Top Row: Larry Braggs, David Garibaldi, Roger Smith, Rocco Prestia, Mark Harper

Bottom Row: Adolfo Acosta, Mic Gillette, Doc Kupka, Tom E. Politzer, Emilio Castillo

Ed sat stood before me with the twin monoliths as if he was a modern day Moses, holding the two tablets of commandments handed down from high above on Mt. Sinai. In his left hand, he held Led Zeppelin’s Houses of the Holy, which contained the euphoric “The Song Remains the Same,” and an Eastern-infused song that was perhaps my first experience with a primitive occult-like spell, “Dancin’ Days.” In his right hand, Ed held an album created by a band based in our own East Bay backyard, Tower of Power. “These are bands that are important,” he said cryptically. “They play real music, and you need to understand what they’re trying to do. You need to hear these albums.”

I was just a kid; I had no grasp of real music. Zeppelin’s music was very complicated, and sort of startled my primitive philosophical sensibilities (as it should), but Tower of Power was something else all together. Whereas Zep was primal, medieval-like majesty, the East Bay horn-driven band was tight, funky, hot, danceable, born and bred in the streets, and best of all, they had a very human groove. This was pre-disco soul music, filled with a huge heart, and it was real. If I had been older and hip, “it’s a motherfucker” would have also been used on that holy day. Alas, that definition would come later.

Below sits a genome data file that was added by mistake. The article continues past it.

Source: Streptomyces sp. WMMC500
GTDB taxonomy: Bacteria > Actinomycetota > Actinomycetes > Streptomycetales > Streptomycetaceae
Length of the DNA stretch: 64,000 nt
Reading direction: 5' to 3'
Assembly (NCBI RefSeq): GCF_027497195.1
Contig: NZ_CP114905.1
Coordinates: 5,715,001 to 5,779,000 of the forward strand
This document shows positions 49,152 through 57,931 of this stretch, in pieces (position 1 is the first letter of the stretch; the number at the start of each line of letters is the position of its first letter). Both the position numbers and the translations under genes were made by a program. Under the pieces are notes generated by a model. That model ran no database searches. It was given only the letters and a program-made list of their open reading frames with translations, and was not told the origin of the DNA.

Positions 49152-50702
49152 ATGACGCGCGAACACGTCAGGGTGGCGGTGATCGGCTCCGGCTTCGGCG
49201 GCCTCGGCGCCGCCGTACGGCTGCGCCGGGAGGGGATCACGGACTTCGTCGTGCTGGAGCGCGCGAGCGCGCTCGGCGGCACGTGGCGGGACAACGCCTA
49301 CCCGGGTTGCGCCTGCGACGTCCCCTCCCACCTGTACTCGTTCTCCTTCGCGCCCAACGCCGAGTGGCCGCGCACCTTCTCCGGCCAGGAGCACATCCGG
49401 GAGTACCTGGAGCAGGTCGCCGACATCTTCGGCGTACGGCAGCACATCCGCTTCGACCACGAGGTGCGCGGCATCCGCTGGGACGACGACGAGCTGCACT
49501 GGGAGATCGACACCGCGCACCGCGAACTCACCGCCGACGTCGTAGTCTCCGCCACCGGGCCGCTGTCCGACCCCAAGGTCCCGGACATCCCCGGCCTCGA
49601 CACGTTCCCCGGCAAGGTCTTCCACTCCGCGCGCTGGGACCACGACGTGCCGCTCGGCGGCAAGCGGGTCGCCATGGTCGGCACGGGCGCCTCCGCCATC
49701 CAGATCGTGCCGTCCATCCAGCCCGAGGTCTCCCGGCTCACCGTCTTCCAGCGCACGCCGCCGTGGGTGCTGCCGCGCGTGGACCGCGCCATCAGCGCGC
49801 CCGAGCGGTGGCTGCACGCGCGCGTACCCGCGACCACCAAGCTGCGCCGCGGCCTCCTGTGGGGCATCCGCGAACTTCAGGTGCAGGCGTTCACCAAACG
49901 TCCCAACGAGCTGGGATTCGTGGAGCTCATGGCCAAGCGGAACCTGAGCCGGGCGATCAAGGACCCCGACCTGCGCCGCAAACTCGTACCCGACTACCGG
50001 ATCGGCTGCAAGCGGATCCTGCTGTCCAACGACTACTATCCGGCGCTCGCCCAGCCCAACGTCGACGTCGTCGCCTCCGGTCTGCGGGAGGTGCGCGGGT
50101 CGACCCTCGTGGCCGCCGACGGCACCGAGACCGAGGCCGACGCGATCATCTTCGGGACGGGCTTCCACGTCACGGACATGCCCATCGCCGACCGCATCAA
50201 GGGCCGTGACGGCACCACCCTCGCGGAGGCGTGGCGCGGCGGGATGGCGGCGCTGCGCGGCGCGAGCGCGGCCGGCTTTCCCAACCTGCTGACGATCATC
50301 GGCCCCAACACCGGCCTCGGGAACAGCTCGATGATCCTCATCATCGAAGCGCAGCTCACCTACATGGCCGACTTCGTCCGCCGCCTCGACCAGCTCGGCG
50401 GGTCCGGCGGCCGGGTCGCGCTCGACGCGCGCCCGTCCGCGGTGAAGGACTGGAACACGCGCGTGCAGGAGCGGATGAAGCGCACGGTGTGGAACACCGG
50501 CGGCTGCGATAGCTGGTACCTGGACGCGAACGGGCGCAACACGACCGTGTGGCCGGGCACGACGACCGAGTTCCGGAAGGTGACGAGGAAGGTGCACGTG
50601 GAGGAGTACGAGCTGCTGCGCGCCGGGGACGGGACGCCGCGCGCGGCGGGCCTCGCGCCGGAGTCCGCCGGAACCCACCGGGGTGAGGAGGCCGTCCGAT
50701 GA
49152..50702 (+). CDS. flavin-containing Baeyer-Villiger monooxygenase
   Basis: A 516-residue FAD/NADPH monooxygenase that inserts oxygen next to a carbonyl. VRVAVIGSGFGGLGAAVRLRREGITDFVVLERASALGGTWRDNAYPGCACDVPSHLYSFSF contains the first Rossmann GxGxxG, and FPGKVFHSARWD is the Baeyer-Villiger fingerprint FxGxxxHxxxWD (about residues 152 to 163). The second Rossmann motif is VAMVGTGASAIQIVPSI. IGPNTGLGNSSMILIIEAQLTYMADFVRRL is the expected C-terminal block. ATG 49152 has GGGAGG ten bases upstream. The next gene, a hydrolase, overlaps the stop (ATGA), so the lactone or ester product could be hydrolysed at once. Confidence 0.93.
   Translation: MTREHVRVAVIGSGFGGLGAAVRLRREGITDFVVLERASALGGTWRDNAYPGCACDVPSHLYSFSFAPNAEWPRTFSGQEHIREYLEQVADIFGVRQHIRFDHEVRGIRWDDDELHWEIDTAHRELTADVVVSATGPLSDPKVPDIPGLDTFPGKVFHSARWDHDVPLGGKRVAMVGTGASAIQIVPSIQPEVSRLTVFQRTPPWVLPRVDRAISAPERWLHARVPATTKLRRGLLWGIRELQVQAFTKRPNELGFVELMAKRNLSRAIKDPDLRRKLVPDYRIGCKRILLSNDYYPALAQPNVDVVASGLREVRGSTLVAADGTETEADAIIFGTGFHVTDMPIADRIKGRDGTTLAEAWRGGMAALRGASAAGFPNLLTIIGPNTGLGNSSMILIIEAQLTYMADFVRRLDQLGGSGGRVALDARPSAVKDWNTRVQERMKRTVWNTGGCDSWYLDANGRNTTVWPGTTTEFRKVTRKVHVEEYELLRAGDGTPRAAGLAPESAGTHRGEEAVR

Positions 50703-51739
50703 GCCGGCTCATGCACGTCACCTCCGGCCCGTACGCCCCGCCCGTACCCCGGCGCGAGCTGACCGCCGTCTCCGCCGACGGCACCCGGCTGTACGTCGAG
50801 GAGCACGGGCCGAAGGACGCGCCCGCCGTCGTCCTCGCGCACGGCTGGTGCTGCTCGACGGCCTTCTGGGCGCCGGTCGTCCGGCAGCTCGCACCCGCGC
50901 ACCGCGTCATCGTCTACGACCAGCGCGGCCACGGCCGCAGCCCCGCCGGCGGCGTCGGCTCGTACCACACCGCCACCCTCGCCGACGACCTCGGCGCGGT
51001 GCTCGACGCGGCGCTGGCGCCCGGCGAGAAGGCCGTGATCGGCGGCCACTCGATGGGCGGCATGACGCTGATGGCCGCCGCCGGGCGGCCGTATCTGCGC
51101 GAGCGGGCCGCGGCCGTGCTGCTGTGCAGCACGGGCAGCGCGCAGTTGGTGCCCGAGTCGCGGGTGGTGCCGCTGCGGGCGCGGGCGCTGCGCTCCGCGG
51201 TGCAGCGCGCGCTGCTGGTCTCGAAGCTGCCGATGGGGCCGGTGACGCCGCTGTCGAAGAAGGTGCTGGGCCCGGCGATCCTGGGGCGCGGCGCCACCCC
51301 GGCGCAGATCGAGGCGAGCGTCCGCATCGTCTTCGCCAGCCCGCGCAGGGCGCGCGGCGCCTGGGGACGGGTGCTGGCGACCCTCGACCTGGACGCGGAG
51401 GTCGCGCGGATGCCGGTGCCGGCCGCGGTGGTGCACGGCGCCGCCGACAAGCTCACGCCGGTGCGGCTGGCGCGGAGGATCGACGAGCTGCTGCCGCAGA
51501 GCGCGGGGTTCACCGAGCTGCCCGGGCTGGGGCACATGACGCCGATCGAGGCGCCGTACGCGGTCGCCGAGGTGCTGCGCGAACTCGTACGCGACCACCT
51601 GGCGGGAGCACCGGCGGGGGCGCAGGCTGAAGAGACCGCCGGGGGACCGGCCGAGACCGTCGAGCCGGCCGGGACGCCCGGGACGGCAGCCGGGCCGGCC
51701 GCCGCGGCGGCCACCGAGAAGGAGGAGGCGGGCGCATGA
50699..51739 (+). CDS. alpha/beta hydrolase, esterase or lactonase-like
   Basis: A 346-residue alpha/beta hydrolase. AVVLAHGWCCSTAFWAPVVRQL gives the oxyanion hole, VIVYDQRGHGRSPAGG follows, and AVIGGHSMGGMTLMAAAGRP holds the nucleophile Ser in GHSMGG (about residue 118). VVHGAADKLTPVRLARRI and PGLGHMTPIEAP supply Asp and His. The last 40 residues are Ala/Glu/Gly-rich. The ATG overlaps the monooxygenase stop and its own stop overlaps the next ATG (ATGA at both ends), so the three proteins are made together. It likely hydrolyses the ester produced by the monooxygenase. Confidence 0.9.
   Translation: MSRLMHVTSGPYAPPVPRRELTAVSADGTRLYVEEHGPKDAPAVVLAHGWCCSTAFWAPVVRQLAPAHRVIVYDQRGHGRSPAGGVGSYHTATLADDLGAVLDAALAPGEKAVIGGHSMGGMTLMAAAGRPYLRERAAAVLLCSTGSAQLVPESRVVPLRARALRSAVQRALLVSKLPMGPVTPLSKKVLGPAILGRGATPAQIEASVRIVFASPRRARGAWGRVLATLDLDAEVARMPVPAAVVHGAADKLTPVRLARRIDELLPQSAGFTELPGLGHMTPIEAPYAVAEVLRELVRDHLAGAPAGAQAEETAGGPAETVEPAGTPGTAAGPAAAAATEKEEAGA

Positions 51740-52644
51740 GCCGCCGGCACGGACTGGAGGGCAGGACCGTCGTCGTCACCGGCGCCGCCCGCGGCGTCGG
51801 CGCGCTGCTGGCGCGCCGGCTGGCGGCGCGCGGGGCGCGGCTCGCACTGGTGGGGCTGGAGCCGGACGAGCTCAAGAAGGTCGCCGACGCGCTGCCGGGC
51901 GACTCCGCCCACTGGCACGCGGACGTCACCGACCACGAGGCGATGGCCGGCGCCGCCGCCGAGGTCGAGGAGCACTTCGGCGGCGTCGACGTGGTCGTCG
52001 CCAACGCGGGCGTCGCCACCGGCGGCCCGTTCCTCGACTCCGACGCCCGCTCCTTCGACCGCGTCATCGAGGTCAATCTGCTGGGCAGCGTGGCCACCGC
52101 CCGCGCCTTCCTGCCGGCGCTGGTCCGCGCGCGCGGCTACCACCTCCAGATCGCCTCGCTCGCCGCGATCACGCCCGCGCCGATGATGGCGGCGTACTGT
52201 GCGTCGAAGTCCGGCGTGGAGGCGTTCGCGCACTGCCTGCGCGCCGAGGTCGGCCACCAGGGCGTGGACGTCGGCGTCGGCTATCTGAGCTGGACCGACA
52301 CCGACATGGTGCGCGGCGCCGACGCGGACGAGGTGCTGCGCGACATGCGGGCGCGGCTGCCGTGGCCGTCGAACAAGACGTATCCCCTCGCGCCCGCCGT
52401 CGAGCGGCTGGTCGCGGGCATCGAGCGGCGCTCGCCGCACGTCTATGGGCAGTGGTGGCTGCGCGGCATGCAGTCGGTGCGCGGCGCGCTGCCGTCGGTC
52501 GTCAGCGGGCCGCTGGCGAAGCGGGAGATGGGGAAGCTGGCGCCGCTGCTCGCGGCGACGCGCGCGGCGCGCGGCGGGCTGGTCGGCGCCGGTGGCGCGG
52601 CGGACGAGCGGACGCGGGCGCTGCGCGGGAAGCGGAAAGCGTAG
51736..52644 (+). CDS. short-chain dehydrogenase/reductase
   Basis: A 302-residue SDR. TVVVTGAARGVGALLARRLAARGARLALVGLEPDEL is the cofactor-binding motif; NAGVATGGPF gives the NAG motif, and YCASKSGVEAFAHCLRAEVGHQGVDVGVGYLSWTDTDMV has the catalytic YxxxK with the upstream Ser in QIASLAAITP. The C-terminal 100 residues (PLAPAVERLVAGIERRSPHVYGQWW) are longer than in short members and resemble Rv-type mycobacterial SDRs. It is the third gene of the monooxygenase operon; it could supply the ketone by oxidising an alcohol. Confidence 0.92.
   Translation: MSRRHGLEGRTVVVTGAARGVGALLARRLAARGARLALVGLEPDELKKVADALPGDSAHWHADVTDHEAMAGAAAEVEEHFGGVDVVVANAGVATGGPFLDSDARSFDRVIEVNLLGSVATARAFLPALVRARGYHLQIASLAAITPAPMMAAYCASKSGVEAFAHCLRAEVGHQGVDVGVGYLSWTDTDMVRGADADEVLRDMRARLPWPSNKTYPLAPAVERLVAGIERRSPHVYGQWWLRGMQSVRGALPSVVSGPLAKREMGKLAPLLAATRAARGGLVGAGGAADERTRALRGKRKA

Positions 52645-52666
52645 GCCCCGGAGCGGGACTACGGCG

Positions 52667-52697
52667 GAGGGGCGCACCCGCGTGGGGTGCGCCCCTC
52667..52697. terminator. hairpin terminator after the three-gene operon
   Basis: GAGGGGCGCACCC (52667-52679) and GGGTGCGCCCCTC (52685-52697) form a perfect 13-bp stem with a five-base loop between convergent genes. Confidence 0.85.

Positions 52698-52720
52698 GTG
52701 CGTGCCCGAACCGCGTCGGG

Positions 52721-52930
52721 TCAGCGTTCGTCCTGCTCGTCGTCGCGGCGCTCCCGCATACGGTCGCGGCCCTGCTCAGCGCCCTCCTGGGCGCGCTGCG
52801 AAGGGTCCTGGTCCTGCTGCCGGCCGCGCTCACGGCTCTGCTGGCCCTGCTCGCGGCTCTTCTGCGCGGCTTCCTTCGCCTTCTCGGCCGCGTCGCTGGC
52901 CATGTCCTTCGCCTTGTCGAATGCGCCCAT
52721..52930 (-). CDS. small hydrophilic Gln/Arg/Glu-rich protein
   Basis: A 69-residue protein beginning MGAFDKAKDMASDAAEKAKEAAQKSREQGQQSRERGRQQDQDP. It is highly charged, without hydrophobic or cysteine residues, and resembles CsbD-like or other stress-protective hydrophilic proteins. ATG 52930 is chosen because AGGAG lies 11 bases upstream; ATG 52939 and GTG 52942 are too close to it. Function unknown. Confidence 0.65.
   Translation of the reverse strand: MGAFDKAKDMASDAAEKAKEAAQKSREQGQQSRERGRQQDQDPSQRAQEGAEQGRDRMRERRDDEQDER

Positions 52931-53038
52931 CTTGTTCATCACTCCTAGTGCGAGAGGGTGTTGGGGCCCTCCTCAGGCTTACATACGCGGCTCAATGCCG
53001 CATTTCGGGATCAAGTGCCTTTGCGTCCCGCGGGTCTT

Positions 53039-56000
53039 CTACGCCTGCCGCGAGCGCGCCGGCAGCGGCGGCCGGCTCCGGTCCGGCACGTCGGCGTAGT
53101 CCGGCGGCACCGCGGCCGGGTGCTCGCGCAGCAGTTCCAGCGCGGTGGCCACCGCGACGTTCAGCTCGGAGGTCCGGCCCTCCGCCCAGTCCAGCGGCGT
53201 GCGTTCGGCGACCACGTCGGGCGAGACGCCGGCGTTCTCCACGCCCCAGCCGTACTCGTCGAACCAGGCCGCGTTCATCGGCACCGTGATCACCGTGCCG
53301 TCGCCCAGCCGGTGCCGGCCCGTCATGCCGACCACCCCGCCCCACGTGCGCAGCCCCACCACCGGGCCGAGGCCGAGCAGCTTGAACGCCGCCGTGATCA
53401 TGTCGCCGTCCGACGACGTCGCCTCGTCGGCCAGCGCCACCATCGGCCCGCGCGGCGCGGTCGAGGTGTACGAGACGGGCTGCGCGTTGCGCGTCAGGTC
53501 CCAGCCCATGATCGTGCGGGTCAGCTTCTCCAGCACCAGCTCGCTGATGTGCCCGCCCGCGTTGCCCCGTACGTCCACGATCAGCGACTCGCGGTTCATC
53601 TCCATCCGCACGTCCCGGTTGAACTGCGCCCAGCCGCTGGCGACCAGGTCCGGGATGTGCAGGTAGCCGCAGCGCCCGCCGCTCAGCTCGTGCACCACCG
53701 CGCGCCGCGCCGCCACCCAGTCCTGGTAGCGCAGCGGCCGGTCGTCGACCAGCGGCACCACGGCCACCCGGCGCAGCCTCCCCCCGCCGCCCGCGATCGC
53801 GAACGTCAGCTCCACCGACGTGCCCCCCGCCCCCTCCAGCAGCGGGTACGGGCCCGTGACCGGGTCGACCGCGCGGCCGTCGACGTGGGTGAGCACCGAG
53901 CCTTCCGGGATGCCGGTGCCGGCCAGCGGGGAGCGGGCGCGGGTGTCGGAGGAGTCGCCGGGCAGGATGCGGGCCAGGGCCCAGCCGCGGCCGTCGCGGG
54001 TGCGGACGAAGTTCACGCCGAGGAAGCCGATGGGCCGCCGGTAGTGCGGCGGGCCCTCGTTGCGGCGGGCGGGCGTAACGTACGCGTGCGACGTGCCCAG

During the 1970s, Tower of Power reigned supreme with a brand of soul music that was deep and wide, and carried with it a genuine ingenious instinct for warm grooves. Albums like Back to Oakland and Urban Renewal and classic singles, co-written by Emilio Castillo, like “You’re Still a Young Man,” sealed their immortal status. But their path out of the 70s was marked with a profound fall that forced the band into a painful retrenchment period, inevitably remolding their essence, and reawakening their muse.

On October 18, 2008, Tower of Power celebrated their 40th anniversary as a band at the Fillmore. The stage featured numerous former and present members of the band in a unique celebration of their timeless and influential music at the base of their origins—the San Francisco Bay Area. Spearheading the anniversary and reunion was none other than the band’s co-founder, original member, and 41 years and counting, second tenor saxophonist and producer, Emilio Castillo. We sat down with the leader of the band for a lively conversation about Tower of Power’s excellent new covers album, Great American Soulbook, and various collaborations along the rocky path the band tread, pre- and post-disco era, the shifting patterns of the 80s and 90s, and beyond.